In the time that I’ve sat here doing absolutely nothing, the sky has turned dark and I can longer see anything outside my window. I’m not surprised that the darkness came; I’m surprised that the light lasted this long.
April is almost over, which feels weird. And it feels weird that it’s 9pm and I can still see the street and cars and trees. When you think about anything and try to make sense of it for long enough, everything is weird.
The pastel hues of the sky at 9pm makes me feel like I should be outside even though I have nowhere to go. Nothing has ever had more power in making me feel guilty than being in my room when things outside are green, and blooming and showered in light. It’s the reason I can’t watch movies in the middle of the afternoon unless it’s raining. When I travelled to places where it was always sunny, I sometimes, every once in a while, prayed for rain. It’s ridiculous, but that was the only way I could stay inside, doing nothing, without feeling bad about it.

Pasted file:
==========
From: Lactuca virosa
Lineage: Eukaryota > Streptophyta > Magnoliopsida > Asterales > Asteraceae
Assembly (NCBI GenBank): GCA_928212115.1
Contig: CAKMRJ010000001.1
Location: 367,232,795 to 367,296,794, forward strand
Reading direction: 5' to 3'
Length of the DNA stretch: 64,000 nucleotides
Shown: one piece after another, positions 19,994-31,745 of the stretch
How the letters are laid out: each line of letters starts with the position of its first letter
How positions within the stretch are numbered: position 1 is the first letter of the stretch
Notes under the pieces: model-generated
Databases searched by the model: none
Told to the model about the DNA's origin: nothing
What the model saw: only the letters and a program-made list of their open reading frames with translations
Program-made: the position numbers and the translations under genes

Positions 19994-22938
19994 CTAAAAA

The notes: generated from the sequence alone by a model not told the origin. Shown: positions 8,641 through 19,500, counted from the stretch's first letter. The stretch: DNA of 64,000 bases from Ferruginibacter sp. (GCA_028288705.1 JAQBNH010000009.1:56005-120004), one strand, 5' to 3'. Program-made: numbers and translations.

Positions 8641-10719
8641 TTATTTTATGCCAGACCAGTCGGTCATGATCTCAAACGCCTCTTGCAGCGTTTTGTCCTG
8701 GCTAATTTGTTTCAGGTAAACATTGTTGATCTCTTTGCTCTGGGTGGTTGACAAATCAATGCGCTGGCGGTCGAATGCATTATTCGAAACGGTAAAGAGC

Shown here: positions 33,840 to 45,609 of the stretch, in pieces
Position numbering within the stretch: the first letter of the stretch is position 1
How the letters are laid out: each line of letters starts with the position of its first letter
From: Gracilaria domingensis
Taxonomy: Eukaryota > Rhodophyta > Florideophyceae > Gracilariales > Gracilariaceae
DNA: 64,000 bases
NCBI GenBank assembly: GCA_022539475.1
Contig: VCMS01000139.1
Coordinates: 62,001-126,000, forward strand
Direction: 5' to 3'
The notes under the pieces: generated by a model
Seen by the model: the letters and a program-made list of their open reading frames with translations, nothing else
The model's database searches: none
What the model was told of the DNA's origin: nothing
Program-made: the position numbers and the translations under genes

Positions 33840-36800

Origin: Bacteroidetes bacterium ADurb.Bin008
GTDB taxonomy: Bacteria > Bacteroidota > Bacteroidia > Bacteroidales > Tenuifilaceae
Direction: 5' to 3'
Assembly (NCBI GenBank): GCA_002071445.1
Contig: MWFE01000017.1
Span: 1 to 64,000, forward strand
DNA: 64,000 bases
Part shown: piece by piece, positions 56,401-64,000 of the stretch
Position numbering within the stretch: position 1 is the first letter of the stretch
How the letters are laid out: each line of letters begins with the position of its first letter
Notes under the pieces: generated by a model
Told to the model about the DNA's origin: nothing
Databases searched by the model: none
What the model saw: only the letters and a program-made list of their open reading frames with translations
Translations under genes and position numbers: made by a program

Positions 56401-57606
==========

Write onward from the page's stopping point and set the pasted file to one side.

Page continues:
9pm light convinces me that other people are definitely outside, definitely having the best time of their lives. They are too old to be in bed and too young to have responsibilities. They are out there: in hidden street corners, in the glow of street lamps, in the hazy brilliance of 9pm living. It feels like they have it right and I have it wrong. They are alive and I am simply trying to be. They are having fun and I am missing out.
Light at 9pm is very pleasant, but it is also cruel. It makes me feel heavy with the burden that I should be making something of it instead of letting it dwindle before my eyes. Deep down, I know the 9pm light is not at fault for making me feel this way. The light is allowed to shine whenever, however it wants. It is my self-imposed pressure that convinces me I should be out there soaking every last bit of it up before it fades, before it is too late, and I am too old, and life is too complicated.
But when I sat in my room tonight, staring out at the light at 9pm, I understood something new: that light can be appreciated in many ways and that I don’t always need to be in the thick of it in order to be part of it.